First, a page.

Documentation should resonate with your team—coupled with collaboration, it’s important to write in a language that’s easy for your team to understand so that they can act on the information as quickly as possible. Otherwise, you risk defeating the purpose when team members have to interrupt other members anyway to clarify doubts.

It’s also worth revisiting documentation regularly to check for outdated information. This ensures that your team is making decisions that are timely and relevant to the project's current state.

6. Create templates

Templates are a great way to speed up your documentation processes—if the nature of your work involves an established pipeline, being able to set up and roll out documentation quickly allows your team to focus more time on sharing and applying knowledge instead of figuring out the best way to structure information in the document. Many project management documentation tools come pre-equipped with ways to generate templates from existing documents, which you can do after observing patterns in the work. Progress trackers, turnover checklists, and meeting minutes are great candidates for creating project management documentation templates.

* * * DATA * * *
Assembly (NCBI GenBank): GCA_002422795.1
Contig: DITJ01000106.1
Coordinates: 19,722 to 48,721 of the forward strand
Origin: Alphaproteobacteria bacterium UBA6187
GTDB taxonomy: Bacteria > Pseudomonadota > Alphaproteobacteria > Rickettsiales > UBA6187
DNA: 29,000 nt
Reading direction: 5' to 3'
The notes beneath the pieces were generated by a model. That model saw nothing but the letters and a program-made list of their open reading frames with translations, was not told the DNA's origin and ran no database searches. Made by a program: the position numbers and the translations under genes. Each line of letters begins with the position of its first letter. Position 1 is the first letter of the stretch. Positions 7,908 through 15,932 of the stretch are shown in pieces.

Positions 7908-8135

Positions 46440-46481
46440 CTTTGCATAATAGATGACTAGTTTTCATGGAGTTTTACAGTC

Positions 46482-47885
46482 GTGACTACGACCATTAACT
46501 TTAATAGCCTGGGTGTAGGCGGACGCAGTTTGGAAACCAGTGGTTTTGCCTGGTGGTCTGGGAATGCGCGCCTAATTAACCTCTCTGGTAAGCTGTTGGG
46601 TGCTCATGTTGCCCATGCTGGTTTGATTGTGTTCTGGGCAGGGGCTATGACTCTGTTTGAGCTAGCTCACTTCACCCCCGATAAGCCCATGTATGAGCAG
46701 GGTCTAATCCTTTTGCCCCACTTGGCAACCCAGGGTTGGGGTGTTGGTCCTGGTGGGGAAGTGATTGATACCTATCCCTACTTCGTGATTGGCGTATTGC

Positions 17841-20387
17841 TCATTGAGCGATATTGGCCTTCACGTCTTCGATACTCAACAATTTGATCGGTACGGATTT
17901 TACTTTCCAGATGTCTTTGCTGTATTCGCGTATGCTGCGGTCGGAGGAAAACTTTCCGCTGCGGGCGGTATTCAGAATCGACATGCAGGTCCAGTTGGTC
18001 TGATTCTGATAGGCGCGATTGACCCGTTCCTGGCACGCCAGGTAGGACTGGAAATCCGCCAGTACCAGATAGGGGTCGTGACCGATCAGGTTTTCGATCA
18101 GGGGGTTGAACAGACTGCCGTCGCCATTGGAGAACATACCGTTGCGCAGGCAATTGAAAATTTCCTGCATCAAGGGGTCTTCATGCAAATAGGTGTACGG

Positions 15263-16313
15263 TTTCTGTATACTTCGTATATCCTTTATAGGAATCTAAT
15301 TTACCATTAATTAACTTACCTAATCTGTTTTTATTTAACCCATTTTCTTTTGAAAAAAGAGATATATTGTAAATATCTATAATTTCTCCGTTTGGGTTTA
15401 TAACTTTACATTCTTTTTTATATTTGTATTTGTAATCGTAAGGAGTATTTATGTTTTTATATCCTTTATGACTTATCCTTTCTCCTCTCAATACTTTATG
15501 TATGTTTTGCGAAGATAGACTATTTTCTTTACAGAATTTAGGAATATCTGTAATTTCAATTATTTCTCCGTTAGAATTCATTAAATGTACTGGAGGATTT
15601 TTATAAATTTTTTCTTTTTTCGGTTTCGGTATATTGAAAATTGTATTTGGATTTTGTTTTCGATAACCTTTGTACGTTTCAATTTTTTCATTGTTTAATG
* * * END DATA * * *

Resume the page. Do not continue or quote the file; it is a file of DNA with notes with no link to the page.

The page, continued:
You also want to consider looking for project documentation software that supports these practices for best results. In applying these tips, documentation can take off a considerable amount of mental load on your team, allowing them to put their best effort into the actual project.

Manage Documentation & Optimize Your Team with Workamajig

Effective project documentation ensures that your team is aware of its responsibilities in relation to the larger goals of a project or campaign. This cascades into optimal resource allocations, quick and informed decision-making, and continuity across changes in team composition or project scope.

With Workamajig, the premier agency management software, you have an all-in-one solution for planning, organizing, and delegating these efforts and easily transitioning between the phases of every project. Easily adjust your schedule or modify task requirements and assignees to ensure efficiency, and use native reporting tools to measure your progress and identify and address roadblocks along the way.